I have a few questions regarding the production of pure, crystalline silicon:

As far as I know Silicon usually appears in nature in the form of sand or $\ce{SiO2}$ and then is split apart and brought into the form $ \ce{Si + 2CO} $ ; I am imagining now a hot glowing molten mass. However then I don't understand the following methods to separate the Si from the elements you don't want to have, like iron, carbon etc. How do you remove the impurities, why do those methods work?
For example you use a few other chemical reaction to bring Si into several other forms like $ \ce{HSiCl_3} $ and split them apart later on. I don't understand at the moment, how this helps to separate those materials as in: There is still this big mass with lots of different chemical connection you don't want to have.

I also lack an actual understanding of the Czochralski process to further purify your mass of silicon. I guess want has to accept that silicon likes to join pure crystalline silicon and adapt to its structure. However I don't see, why one is not using this method beforehand for example, if one already has raw silicon you get from splitting up $ \ce{SiO_2} $ if it works so greatly. And if it not does work so greatly, why don't you have other impurities ?

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  • $\begingroup$ The Czochralski process, unlike the float zone growth method, does not purify the silicon. In addition, carbon is intentionally added the the melt to improve the mechanical properties of the final silicon wafers. Oxygen gets in as well (not desired). And then, of course, Boron is added as a dopant. $\endgroup$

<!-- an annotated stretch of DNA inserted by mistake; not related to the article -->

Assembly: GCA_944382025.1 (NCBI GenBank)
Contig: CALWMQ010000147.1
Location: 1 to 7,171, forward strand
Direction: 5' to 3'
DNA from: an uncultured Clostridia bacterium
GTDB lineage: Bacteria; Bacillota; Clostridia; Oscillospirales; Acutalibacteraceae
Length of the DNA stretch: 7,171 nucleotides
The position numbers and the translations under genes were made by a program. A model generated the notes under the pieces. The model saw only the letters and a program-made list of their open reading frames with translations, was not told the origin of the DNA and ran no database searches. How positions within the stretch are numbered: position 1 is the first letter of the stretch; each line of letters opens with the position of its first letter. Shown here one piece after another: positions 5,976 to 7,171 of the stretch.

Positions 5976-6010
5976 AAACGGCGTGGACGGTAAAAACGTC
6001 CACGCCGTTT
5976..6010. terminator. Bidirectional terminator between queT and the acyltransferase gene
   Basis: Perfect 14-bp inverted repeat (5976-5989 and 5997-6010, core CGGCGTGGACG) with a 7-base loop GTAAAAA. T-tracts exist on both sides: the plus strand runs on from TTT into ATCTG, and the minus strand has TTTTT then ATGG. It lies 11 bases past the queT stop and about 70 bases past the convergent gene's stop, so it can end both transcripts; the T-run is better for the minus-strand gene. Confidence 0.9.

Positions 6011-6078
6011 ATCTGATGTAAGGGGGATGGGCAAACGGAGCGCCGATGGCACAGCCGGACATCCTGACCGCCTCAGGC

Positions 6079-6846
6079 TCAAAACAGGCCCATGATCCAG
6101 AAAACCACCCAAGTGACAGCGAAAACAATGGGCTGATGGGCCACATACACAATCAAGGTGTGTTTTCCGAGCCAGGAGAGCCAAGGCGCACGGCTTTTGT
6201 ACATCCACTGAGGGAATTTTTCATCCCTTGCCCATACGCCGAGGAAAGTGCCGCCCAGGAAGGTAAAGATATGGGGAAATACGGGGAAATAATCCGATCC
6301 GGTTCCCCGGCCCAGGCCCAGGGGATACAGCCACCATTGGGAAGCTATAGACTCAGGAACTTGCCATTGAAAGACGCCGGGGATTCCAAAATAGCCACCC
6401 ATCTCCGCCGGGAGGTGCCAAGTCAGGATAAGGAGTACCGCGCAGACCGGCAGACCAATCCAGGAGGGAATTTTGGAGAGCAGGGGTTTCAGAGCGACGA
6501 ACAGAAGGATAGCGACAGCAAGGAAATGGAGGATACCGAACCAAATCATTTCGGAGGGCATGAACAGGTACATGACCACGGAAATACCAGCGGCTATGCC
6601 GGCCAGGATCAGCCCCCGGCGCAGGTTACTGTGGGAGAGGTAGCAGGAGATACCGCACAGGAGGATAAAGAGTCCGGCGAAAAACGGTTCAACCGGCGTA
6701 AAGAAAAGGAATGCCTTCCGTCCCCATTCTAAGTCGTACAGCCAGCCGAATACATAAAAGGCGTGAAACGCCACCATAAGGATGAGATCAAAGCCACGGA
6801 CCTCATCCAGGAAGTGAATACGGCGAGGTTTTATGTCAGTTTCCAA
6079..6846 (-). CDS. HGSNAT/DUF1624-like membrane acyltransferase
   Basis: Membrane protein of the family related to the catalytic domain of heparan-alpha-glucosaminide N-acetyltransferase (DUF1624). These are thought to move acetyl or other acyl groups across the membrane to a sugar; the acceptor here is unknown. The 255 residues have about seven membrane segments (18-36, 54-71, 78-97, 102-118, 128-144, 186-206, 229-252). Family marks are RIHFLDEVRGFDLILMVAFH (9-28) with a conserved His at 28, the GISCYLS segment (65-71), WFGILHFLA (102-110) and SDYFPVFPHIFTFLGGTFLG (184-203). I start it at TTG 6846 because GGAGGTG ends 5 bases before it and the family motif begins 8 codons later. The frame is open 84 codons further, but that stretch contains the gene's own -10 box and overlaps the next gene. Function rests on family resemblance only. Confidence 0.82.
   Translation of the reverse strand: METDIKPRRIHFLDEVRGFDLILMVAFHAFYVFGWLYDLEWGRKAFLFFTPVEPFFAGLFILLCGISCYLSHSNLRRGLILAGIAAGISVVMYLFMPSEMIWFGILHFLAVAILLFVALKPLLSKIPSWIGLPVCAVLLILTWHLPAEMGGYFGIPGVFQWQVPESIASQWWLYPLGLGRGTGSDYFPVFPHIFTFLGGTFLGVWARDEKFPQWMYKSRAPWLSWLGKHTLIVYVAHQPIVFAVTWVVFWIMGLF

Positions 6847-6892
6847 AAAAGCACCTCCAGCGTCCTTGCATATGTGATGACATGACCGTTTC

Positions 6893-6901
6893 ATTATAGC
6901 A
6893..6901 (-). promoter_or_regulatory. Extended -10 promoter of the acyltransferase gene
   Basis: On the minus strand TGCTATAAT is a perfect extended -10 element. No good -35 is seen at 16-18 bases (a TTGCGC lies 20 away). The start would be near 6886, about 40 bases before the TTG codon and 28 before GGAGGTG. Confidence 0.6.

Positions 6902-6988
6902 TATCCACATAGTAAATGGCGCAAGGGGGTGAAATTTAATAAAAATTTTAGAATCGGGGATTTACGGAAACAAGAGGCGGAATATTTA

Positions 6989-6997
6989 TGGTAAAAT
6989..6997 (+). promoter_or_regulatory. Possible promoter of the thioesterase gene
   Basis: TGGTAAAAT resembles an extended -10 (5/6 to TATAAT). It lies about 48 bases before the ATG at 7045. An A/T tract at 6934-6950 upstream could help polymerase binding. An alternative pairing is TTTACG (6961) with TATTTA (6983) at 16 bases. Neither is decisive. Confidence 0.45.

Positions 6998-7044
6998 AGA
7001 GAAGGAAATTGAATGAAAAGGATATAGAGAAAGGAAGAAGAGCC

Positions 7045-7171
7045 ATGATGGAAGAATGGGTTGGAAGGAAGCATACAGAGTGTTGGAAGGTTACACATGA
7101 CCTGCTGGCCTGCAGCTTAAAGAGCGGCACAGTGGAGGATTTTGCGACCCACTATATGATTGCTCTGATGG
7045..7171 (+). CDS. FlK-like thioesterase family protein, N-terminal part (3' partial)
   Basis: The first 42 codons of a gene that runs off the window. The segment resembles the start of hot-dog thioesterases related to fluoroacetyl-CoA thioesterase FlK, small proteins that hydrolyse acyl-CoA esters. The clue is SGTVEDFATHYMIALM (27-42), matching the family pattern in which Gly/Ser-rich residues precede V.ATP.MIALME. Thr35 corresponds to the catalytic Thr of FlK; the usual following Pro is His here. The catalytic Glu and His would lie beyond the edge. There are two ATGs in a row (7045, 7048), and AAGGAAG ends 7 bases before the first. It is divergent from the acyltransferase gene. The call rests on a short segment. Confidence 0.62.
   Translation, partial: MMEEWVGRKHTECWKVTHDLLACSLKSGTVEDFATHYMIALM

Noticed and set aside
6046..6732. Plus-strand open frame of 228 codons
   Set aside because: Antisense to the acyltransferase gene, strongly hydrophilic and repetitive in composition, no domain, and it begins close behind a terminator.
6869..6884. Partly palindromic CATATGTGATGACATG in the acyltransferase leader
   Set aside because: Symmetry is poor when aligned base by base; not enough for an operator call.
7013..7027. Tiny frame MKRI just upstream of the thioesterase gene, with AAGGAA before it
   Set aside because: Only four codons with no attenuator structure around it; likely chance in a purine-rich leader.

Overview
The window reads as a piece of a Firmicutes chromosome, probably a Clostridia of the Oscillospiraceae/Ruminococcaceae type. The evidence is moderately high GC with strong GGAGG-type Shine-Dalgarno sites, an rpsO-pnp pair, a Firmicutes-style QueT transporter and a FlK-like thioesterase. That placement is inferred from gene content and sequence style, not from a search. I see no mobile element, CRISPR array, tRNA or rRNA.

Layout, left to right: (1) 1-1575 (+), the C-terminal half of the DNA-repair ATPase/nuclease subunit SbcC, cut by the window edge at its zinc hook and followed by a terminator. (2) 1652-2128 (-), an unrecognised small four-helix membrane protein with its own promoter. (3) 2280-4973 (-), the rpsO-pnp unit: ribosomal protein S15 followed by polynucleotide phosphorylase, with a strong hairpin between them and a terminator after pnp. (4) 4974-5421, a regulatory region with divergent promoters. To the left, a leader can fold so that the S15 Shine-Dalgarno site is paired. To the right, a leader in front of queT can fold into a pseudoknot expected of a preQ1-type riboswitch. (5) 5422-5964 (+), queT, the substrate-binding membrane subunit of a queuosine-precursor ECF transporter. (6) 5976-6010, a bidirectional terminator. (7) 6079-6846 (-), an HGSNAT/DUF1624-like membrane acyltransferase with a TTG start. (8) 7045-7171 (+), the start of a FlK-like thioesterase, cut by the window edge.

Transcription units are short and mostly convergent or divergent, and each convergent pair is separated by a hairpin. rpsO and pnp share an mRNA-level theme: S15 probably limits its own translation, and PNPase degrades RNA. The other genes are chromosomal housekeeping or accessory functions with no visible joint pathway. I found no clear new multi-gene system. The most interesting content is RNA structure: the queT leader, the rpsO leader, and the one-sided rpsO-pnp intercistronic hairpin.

– Jon Custer
    Feb 6, 2015 at 14:08

1 Answer 1


How does trichlorosilane $\ce{HSiCl3}$ help in the purification of silicon?

Trichlorosilane is a highly volatile compound with a boiling point of 32 °C. This means that it can be destilled off the raw material and separated from impurities.

The purified trichlorosilane can either be decomposed thermally

$$\ce{4 HSiCl3 ->[\Delta] Si + 3 SiCl4 + 2 H2}$$ or reduced with hydrogen

$$\ce{HSiCl3 + H2-> Si + 3 HCl}$$

This does give you rather pure silicon, but it is, at best, polycrystalline.

What's the Czochralski process good for?

Note that this in't just a melting/cooling cycle!

The crucial point in the method is the use of a rotating, monocrystalline seeding crystal, dipped into (previously purified) molten silicon. The goal is to obtain huge, monocrystalline silicon rods of defined diameter, that can be used in the production of wafers.


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